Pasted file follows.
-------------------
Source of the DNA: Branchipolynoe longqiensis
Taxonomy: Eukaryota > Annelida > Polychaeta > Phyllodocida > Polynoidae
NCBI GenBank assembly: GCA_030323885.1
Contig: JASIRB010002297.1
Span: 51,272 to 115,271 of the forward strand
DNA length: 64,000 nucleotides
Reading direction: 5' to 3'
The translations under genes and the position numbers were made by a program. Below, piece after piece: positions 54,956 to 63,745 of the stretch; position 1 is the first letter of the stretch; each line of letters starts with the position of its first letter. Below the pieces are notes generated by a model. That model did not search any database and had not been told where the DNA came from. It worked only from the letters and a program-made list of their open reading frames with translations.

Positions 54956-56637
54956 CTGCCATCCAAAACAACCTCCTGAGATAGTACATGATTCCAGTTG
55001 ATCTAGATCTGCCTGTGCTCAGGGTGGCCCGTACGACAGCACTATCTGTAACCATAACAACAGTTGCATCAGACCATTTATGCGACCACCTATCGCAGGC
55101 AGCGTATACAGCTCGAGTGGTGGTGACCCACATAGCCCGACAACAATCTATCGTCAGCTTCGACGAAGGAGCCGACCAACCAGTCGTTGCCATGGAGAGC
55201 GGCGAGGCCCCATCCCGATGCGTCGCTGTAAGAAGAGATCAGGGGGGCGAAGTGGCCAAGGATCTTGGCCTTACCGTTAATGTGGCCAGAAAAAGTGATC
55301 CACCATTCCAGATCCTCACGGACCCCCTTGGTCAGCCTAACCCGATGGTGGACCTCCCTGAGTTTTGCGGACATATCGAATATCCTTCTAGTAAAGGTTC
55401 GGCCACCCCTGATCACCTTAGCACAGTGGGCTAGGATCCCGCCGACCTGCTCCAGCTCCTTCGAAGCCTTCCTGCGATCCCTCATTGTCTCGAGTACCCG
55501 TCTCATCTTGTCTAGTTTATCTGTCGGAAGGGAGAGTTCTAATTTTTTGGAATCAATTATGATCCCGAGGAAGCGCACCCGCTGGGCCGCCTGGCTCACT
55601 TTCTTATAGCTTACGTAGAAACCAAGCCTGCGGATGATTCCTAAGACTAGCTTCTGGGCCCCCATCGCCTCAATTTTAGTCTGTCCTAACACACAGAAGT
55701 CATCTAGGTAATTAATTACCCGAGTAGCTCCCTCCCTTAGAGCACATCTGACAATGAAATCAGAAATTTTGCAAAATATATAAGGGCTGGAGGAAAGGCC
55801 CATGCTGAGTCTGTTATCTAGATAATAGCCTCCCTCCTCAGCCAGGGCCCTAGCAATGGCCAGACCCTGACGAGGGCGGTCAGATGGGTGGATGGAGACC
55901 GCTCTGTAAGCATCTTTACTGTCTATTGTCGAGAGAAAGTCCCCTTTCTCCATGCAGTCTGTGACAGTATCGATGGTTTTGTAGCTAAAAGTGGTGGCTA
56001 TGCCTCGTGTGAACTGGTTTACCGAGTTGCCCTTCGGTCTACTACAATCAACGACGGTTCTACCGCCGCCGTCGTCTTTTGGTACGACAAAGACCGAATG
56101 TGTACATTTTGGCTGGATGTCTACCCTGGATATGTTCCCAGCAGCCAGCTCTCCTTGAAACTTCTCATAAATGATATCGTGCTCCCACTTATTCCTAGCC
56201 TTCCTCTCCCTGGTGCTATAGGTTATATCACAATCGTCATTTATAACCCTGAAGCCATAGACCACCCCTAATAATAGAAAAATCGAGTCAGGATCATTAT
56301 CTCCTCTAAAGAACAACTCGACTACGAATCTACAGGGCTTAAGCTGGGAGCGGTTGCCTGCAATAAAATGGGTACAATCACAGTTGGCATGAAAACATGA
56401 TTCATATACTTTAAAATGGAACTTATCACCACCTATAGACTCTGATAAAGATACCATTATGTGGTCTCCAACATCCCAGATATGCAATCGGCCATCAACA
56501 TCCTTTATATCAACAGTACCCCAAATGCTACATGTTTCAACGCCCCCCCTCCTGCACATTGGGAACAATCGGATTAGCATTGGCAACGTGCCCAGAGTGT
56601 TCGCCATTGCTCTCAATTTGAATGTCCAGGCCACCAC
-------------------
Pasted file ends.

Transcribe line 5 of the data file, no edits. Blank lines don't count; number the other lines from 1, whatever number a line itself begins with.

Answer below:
Span: 51,272 to 115,271 of the forward strand